Today is the magical day when parents tell their tucked-in children the story of the Squeaky Lobster. So here's a Squeaky Lobster-ish post to celebrate the day.
In Exchange 2007, we introduced transport rules – a powerful feature that allows you to inspect different parts of a message such as sender, recipient, subject and headers and take actions like rejecting a message, deleting it, redirecting it to another recipient, adding a message header or a disclaimer. In previous versions of Exchange, you would need to write a transport event sink to accomplish similar things. With an easy-to-use interface in the EMC, transport rules make such tasks as easy as creating Inbox rules (created by users using Outlook/OWA). Command-line jockeys can create and manage transport rules using *-TransportRule cmdlets from the Shell. More about transport rules in Understanding Transport Rules.
In Exchange 2010, we added a number of new predicates (which are used to create conditions and exceptions), including the ability to inspect attachment content and predicates to evaluate Active Directory attributes of the sender or recipients. A complete list of predicates can be found in Transport Rule Predicates.
Ability to inspect Active Directory attributes of the sender or recipients dramatically increases the number of things you can check and the type of rules you can create. For example, you can check if the sender or recipients are in the same department, report to the same manager, check if the sender is the recipients’ manager (or the other way round), check the sender's title, city, state or country, amongst other things. The list of supported attributes is included in the Predicate Properties table in Transport Rule Predicates, or you can also see them in the New Transport Rule and Edit Transport Rule wizards in the EMC.
Evaluate the sender's country or region
You can use the predicate to evaluate the sender's country. This can be useful in many scenarios - for example, applying a disclaimer to messages based on the sender's country.
Important: When using Active Directory attributes to meet business requirements, you must have appropriate processes in place to ensure the necessary attributes are populated and up-to-date.
You can add the country/region property to a user or contact using ADUC, the EMC, the Shell or by using LDAP utilities. If you use ADUC or EMC, you’re greeted with a nice little drop-down list to pick a country/region from. If you use the Shell, you must use the corresponding cmdlet to populate the CountryOrRegion property – Set-User for user accounts, Set-Contact for contacts.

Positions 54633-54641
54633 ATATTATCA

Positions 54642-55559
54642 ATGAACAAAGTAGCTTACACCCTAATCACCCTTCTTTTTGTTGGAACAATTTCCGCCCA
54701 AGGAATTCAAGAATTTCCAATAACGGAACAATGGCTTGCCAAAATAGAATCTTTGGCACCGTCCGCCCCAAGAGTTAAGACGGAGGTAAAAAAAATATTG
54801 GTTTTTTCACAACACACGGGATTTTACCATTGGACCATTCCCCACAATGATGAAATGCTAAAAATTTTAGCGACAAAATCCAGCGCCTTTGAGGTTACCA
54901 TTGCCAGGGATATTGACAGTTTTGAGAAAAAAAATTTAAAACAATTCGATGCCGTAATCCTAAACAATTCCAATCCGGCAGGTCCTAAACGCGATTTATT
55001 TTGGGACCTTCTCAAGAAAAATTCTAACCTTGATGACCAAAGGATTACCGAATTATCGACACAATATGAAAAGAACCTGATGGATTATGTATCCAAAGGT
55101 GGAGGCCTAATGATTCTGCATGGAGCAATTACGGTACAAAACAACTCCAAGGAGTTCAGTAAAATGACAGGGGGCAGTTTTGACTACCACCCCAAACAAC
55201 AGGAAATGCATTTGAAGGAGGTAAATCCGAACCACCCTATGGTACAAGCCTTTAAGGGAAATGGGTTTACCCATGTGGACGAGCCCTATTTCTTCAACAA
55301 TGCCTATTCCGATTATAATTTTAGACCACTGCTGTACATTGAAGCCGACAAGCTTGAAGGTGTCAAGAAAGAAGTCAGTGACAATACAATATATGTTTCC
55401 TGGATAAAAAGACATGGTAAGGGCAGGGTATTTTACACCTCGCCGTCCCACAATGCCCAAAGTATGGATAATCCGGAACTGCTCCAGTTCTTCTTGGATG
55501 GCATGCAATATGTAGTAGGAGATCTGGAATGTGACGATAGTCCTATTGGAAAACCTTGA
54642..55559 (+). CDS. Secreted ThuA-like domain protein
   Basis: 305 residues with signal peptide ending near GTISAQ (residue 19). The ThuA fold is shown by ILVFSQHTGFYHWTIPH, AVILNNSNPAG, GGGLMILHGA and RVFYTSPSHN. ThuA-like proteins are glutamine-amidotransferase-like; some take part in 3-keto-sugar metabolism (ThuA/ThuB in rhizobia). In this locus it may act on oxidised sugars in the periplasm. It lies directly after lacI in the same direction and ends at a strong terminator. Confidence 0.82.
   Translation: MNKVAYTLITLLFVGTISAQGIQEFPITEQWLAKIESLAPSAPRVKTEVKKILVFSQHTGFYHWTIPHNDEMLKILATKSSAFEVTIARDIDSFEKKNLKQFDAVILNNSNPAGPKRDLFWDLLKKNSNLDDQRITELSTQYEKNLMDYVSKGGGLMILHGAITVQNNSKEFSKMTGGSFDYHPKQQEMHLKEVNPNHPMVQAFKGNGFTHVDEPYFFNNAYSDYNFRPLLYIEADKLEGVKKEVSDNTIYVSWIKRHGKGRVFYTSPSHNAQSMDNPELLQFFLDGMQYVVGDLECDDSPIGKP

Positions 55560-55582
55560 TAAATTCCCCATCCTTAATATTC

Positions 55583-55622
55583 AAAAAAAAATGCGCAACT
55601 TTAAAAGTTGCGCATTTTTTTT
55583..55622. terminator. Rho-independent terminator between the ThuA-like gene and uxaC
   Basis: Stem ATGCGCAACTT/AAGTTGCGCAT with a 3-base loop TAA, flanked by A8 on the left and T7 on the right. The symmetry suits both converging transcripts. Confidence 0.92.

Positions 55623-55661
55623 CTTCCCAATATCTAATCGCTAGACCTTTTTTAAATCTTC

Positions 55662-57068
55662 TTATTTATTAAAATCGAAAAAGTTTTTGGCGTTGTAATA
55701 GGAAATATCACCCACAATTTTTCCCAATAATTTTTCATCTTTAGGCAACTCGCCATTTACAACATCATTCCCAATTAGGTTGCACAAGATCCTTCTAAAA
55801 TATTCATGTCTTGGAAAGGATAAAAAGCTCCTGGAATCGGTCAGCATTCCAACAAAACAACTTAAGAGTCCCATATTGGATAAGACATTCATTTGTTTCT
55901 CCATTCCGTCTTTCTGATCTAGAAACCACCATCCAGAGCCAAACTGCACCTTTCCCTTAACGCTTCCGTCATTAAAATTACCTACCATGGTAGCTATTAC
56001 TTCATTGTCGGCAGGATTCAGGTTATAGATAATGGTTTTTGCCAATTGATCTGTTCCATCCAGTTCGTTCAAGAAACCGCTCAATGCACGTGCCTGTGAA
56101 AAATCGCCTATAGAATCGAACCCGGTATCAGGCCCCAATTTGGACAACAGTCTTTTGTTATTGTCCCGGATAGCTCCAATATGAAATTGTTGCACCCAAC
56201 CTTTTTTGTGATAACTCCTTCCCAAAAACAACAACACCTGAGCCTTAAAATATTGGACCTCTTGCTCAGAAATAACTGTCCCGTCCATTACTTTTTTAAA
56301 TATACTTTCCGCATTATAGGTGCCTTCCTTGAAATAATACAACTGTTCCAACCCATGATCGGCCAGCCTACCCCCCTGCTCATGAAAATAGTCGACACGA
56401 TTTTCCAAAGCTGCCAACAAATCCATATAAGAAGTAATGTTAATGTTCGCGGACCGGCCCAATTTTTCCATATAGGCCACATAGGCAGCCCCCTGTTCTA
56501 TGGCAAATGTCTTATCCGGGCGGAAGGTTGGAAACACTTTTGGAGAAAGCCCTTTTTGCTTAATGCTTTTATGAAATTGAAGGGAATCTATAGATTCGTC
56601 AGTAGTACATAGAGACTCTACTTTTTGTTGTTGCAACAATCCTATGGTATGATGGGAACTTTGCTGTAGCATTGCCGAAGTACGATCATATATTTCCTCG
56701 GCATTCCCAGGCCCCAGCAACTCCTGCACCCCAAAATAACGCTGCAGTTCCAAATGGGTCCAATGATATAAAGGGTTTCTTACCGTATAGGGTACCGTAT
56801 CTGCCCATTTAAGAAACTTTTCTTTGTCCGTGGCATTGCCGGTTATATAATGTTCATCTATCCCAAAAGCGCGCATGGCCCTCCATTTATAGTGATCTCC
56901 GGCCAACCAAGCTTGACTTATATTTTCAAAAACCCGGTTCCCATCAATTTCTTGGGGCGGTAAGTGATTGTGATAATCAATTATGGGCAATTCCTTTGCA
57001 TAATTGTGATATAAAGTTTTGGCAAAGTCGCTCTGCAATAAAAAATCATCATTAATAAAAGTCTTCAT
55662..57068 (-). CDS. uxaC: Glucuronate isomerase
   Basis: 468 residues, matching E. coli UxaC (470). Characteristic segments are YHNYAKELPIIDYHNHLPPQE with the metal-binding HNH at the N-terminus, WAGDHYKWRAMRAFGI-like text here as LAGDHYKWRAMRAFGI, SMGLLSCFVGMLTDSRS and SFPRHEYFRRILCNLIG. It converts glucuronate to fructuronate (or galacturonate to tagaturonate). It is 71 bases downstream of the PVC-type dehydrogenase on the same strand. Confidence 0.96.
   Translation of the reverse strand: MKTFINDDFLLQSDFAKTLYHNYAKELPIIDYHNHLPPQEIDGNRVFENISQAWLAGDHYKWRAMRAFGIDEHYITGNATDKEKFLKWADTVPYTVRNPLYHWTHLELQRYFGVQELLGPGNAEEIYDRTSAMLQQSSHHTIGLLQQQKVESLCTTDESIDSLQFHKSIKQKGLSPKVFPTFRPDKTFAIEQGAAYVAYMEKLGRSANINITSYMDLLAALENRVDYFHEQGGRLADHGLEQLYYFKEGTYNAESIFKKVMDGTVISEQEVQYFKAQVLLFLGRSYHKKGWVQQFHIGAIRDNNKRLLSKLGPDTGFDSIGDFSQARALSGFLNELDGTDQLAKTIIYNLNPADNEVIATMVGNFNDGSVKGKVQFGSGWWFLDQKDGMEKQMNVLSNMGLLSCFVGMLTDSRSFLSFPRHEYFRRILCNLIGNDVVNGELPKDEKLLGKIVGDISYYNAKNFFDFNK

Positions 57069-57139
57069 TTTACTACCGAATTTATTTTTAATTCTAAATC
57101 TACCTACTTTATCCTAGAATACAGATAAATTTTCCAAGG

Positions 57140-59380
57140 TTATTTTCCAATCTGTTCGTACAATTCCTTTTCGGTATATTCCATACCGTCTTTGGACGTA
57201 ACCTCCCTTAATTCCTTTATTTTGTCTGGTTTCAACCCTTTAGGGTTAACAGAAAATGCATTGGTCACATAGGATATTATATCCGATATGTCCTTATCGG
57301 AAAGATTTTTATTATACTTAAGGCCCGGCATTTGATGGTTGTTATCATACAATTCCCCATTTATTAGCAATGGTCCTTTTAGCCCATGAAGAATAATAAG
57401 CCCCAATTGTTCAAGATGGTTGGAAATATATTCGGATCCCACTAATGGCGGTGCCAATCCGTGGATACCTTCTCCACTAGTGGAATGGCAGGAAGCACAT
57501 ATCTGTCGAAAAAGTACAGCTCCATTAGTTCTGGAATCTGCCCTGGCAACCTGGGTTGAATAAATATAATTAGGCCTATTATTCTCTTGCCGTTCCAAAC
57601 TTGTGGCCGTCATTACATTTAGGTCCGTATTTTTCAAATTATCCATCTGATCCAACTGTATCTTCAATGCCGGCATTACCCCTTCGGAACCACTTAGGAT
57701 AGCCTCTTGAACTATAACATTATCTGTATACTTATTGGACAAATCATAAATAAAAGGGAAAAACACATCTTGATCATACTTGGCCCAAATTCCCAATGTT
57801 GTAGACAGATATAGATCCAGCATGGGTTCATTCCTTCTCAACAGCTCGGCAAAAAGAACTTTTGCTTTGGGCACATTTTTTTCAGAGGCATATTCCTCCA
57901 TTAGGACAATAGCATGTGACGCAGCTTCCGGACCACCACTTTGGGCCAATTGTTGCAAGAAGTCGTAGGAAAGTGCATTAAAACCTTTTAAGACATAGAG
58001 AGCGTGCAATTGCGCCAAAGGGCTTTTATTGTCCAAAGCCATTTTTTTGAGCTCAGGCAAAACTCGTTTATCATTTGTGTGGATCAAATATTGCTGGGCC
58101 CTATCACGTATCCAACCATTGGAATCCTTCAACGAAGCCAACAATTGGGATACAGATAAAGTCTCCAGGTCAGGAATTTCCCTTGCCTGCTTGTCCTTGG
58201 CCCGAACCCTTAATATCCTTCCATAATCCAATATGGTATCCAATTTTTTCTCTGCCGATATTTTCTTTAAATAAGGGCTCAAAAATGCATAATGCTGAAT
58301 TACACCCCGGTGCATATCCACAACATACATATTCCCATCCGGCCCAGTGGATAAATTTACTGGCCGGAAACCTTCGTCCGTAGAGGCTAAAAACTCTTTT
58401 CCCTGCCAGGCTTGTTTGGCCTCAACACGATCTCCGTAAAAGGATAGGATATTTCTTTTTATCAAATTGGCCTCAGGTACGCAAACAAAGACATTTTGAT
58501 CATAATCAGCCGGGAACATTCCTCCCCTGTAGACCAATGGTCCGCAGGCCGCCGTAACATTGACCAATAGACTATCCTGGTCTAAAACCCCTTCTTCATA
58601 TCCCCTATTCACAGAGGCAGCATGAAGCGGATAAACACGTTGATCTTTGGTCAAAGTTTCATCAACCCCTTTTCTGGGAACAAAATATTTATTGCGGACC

Fig 1: You can select a recipient’s country or region from recipient’s properties in EMC
You need to create a rule to check if message sender is from a specified country – let’s continue with Germany as the example, to apply a disclaimer. You can use the when the sender’s properties contain specific words predicate from the New Transport Rule wizard in EMC to check the CountryOrRegion property. The predicate allows you to pick a supported property and you can type in a string to match. For example, if you’re trying to match senders from Germany, you instinctively type in Germany.
Fig 2: Checking a sender CountryOrRegion property using a transport rule
But the transport rule doesn’t fire on any messages sent by recipients from Germany!
You check the rule in EMC – it says Germany. It’s spelt correctly, no typos. You use the Shell to retrieve the properties:
You check the recipient’s country property using the Shell.
Get-User bsuneja | select cou*
Squeaky Lobster! The value is Germany! Why wouldn't the rule fire?
The CountryOrRegion Property
Although the CountryOrRegion property displays the country’s name (think of it as a display name), what’s stored in the Country-Name attribute (ldapDisplayName: c) in the recipient object in Active Directory is the 2-letter ISO 3166-1 country/region identifier for the country. For Germany, it’s DE. The full list of ISO codes can be found in the ISO 3166-1 decoding table . (Update: A better-formatted list can be found in ISO 3166-1 on Wikipedia).
Note: Active Directory objects also have two more attributes to identify country or region: 1) Country-Code (ldapDispla
yName: countryCode), which corresponds to the ISO 3166-1 numeric code 2) Text-Country (ldapDisplayName: co), which is the country name. However, only the Country-Name attribute is replicated to the Global Catalog.
Update the rule
Armed with this information, you can fix the rule in EMC.
Figure 3: Use the Edit Transport Rule wizard to update values for the CountryOrRegion property
Or use this command from the Shell to update the SenderADAttributeContains predicate.